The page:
Subsection (17) of I.C. § 48-603 makes it unlawful to engage in any act or practice that is misleading or deceptive to the consumer. Duspiva's conduct misled the Fillmores in two respects. First, the court found that Duspiva was substantially sure that drilling to depths of 1,000 feet would result in reaching LTG conditions. Duspiva nonetheless proceeded to drill to a depth of 1130 feet and did in fact reach LTG conditions along the way. During the drilling process, Duspiva continually misled and deceived the Fillmores by failing to communicate the likelihood of reaching LTG conditions, and the consequences, both monetary and regulatory, of drilling and owning an LTG well. The Fillmores only became aware of the regulatory consequences of maintaining an LTG well once Duspiva had completed the well. Further, the district court found that water at "LTG levels is not desirable for potable water supplies because the warm water promotes chemical reactions in groundwater, promotes bacteria, is aesthetically unpleasing, and carries dissolved gas and other reduced constituents." There is no question that the Fillmores wanted the well for domestic purposes. The district court noted, "the water found above the approximate 400 foot level is fresher, recharged readily, contains more oxygen, and is cooler."
C. The district court did not abuse its discretion by allowing Ed Squires to testify about the technical aspects of drilling; furthermore, Squires' testimony conformed with the court's pre-trial order.
On August 19, 2010, the district court held a hearing to address Duspiva's Motion in Limine to Exclude Defendant's Expert Witness. At the hearing, the Fillmores' counsel indicated that Squires would testify about certain well drilling techniques and standards in the drilling industry, and would opine that the use of a screen and a filter pack in this case would have prevented the need to drill into an LTG region while still producing a cold water domestic well.
Counsel for Duspiva objected to Squires' testimony because the substance of his testimony was not timely disclosed. Responding to Duspiva's interrogatories, the Fillmores timely indicated that Squires would testify but did not indicate what he would testify about or the basis of his testimony until the morning of the hearing, three days before trial.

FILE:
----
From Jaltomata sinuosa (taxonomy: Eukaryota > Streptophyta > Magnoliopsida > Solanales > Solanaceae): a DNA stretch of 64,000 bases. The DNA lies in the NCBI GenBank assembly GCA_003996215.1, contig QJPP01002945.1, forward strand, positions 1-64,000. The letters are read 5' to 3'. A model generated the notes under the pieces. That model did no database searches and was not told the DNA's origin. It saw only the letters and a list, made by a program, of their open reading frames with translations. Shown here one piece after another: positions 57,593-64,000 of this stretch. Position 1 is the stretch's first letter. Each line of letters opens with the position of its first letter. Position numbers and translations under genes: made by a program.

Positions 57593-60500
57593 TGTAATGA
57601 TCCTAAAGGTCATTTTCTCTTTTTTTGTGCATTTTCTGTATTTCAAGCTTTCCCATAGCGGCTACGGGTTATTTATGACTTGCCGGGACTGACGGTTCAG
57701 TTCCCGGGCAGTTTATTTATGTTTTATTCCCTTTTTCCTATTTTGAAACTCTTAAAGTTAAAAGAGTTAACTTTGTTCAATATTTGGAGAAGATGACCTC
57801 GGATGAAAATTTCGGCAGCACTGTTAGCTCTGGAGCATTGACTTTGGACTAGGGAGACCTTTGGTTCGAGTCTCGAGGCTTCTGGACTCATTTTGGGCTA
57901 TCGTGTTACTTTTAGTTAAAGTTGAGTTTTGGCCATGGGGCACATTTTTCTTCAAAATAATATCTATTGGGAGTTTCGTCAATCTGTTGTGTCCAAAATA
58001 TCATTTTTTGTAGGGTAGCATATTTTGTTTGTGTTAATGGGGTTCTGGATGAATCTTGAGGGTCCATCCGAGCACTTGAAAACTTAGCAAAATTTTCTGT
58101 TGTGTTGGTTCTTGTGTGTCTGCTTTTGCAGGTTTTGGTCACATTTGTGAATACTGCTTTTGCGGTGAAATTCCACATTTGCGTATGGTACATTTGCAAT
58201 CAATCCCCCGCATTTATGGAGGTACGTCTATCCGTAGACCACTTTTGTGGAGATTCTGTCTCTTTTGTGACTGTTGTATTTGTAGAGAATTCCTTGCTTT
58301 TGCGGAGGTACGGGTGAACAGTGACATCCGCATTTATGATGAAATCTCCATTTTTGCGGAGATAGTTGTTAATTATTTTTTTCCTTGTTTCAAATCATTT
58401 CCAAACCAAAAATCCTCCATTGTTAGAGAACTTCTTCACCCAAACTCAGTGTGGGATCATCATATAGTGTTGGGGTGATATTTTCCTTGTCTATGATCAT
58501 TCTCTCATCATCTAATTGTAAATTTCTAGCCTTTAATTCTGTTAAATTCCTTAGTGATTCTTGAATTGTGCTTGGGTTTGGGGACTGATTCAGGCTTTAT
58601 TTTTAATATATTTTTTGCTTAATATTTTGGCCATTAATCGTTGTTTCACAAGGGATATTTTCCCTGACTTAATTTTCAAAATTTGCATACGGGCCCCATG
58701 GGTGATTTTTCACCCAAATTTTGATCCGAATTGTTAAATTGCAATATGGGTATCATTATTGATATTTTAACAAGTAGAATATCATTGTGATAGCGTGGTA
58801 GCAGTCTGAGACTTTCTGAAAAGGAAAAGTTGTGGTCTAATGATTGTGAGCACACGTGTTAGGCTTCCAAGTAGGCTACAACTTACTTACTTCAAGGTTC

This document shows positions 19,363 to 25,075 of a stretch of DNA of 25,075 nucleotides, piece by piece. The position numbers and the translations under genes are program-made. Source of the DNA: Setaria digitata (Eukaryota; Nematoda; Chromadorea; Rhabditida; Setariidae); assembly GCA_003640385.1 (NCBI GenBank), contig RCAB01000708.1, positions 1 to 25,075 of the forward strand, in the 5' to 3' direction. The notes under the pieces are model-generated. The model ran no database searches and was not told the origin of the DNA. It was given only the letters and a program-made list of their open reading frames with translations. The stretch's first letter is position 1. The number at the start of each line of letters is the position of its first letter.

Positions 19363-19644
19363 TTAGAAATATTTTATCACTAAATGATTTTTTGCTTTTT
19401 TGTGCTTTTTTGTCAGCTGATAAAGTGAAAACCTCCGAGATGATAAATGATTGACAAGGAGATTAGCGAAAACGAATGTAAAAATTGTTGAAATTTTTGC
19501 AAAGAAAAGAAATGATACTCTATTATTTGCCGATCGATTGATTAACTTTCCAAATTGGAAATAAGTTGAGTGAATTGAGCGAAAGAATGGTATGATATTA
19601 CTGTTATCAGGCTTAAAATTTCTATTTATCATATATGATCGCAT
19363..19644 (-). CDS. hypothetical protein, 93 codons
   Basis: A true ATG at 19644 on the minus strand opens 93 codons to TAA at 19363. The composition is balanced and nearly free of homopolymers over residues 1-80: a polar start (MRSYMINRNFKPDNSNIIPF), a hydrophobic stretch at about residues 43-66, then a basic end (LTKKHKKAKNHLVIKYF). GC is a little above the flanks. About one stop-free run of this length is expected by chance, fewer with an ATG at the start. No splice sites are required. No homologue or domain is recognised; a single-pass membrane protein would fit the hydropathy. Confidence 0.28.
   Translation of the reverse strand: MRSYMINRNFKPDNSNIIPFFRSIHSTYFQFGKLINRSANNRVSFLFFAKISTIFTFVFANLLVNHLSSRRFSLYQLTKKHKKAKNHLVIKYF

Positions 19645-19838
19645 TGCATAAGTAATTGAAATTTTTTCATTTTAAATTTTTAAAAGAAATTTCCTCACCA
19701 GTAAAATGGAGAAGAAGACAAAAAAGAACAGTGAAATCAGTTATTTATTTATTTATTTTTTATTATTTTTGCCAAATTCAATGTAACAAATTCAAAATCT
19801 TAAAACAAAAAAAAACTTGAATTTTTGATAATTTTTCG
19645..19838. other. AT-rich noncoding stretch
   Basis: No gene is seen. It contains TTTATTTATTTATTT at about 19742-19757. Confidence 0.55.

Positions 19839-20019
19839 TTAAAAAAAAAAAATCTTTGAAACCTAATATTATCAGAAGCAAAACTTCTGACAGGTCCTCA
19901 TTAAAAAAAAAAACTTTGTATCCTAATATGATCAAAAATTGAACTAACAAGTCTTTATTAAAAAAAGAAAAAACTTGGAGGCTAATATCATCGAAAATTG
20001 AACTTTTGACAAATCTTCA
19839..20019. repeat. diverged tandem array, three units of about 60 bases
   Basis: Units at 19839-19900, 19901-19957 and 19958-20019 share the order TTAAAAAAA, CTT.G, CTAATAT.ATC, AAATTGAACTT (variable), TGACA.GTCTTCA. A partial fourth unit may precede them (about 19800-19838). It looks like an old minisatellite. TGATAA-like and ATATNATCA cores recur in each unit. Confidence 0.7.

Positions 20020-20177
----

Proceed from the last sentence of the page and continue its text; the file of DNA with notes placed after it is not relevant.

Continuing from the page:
In ruling on the motion, the district judge found merit in Duspiva's late disclosure argument, especially regarding Squires' opinion testimony addressing Duspiva's potential negligence. However, the district judge also felt that "Squires [had] the ability to give the court an education, not only that would benefit the defendants but also the plaintiff." Ultimately, the court held that Squires would be allowed to testify about the scientific and technical aspects of drilling, but that Duspiva could object at trial if Squires' testimony directly addressed Duspiva's conduct.
At trial, counsel for Duspiva again generally objected to Squires' testimony on the grounds that his opinions were not timely disclosed. The court overruled the objection and ruled that:
[P]ursuant to Rule of Evidence 702 the court is allowing this expert to testify with regard to issues of scientific knowledge that this witness may have which might assist this court, this judge as the trier of fact, in understanding what it is to drill a well and some of the-and, quite frankly to give me an education on well drilling in general. But as the court previously ruled, he will not be allowed to give opinions specifically as to the conduct of Mr. Duspiva in this particular transaction with thetransaction, if there was one, with the Fillmores.
On appeal, Duspiva argues that Squires' testimony should have been excluded by the district court and that allowing Squires to testify constitutes reversible error. Duspiva argues that the Fillmores' counsel did not comply with I.R.C.P. 26(e) by failing to amend interrogatory responses to include the subject matter of Squires' testimony, and thus, he should not have been allowed to testify. In addition, Duspiva argues that even if the court properly allowed Squires to testify, his testimony did not conform to the limited scope the judge authorized. The Fillmores argue that Squires' testimony was consistent with the district court's pre-trial ruling and was properly admitted because it was helpful to the court in understanding issues related to well drilling.